Well, now that a high-school senior has done it, everyone wants to know: is it legal to unlock your iPhone?
The answer, as we lawyers like to say, is complicated. And, for that complicated answer, there is no one better qualified than Jennifer Granick, the Stanford Law School professor who obtained the DMCA exemption in 2006 for cell phone unlocking.
Rather than give the full exposition, I'll just encourage you to read her recent explanation at WIRED.
The iPhone's fantastic user interface is inspiring another consumer-electronics revolution: making people care about cell-phone unlocking. After my clients' long, successful battle before the U.S. Copyright Office to exempt phone unlocking from the anti-circumvention provisions of the Digital Millennium Copyright Act, have iPhone customers won the freedom to tinker with their cool new handsets? The answer, unfortunately, is that we still don't know.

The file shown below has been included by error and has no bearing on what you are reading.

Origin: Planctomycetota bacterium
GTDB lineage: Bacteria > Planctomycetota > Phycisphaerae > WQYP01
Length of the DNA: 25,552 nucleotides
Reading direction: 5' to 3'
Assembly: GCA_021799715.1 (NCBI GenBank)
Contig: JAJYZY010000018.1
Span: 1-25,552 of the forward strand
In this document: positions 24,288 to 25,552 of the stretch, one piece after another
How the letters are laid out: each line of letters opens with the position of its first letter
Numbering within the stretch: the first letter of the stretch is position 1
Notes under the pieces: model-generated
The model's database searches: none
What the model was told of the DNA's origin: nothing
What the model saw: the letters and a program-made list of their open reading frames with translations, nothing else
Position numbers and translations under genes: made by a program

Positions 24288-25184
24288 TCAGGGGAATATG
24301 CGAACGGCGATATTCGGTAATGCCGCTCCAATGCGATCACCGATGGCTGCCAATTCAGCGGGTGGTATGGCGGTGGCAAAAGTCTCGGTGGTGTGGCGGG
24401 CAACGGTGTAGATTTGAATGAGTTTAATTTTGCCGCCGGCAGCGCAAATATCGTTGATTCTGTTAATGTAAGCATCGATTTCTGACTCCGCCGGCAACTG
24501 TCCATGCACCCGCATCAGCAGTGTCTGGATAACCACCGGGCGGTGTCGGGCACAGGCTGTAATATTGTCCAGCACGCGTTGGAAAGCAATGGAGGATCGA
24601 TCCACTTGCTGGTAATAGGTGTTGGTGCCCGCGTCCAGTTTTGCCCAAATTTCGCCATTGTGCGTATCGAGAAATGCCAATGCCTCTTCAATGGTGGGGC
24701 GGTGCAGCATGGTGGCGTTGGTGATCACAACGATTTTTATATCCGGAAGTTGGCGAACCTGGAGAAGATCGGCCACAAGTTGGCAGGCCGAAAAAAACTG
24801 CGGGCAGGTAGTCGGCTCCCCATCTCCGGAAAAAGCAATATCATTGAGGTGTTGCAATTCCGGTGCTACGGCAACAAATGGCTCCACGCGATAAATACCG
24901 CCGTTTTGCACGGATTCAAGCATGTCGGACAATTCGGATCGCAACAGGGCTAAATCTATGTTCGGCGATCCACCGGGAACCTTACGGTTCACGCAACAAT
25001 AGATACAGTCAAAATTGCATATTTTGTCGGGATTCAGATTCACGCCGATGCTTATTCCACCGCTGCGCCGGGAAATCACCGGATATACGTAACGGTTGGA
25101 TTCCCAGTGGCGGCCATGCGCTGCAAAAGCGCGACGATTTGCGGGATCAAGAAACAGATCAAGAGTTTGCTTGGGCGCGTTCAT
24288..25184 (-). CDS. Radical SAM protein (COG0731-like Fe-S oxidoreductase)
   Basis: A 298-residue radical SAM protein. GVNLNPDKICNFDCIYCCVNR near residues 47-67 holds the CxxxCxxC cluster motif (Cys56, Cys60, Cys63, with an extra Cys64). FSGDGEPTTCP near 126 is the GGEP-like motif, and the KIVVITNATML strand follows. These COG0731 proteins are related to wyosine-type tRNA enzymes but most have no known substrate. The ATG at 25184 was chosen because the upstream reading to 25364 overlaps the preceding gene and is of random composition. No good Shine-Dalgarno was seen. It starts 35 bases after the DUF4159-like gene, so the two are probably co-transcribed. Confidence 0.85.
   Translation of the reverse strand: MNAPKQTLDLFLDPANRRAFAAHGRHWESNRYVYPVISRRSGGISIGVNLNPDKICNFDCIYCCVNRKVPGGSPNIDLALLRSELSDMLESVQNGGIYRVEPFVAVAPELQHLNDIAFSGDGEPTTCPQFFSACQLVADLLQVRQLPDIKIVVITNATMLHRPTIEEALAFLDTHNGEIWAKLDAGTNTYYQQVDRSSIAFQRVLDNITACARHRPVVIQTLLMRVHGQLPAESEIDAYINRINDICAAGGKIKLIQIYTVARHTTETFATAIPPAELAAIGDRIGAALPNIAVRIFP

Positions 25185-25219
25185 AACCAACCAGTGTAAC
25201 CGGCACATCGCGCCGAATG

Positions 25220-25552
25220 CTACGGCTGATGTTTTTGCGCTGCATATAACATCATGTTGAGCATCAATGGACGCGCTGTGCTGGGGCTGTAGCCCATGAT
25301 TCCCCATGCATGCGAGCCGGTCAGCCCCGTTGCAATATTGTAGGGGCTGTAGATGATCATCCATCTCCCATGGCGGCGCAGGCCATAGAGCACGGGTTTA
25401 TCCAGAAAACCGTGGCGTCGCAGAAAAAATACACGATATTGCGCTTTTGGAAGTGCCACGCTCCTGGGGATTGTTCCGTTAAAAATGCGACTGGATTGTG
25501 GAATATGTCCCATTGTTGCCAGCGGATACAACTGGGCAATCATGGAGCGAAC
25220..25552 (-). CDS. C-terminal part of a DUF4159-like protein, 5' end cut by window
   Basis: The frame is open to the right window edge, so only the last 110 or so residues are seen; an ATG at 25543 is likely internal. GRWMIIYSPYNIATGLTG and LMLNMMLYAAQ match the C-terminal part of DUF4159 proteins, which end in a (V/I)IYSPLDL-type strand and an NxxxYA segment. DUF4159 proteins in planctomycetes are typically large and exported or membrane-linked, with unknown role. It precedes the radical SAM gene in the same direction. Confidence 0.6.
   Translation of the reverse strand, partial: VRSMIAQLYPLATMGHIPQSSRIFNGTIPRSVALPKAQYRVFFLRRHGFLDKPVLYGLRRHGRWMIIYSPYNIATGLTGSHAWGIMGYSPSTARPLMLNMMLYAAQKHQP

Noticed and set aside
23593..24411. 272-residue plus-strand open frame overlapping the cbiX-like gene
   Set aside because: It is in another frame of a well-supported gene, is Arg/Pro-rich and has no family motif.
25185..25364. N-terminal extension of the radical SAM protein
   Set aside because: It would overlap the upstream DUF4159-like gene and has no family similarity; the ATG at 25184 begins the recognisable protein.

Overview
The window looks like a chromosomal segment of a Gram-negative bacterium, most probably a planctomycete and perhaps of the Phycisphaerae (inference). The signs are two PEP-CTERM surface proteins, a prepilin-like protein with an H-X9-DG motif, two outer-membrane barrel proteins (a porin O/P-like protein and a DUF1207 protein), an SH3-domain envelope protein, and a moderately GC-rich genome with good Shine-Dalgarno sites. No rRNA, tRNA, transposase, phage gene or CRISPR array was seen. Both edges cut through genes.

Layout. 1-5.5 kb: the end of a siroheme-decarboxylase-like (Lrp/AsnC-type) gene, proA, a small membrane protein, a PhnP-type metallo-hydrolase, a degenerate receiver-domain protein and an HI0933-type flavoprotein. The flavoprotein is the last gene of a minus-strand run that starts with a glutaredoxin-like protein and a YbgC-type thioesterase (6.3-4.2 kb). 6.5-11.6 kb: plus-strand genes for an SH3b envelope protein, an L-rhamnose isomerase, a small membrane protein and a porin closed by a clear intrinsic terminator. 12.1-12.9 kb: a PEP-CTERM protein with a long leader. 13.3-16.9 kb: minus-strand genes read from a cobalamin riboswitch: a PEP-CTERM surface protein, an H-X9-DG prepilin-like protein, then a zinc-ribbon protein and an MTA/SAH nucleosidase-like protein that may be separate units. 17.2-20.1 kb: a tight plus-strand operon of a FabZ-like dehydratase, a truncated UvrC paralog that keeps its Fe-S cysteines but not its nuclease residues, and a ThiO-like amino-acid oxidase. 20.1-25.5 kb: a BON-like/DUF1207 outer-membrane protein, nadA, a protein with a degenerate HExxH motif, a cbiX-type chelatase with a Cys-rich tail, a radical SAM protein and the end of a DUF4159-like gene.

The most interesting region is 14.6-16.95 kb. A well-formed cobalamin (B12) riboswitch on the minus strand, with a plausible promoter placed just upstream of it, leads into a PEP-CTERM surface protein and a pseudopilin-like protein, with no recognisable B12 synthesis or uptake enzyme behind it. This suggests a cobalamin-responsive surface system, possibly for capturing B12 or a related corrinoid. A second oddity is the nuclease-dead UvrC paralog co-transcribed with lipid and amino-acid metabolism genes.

One suggestion, however -- if you are going to be unlocking your iPhone, don't activate it using the usual iTunes process, lest you "agree" to the 21,000 words worth of contracts that await you there. Fortunately, there are plenty of other ways to activate an iPhone out of the box, which shouldn't involve clicking "I agree" to anything.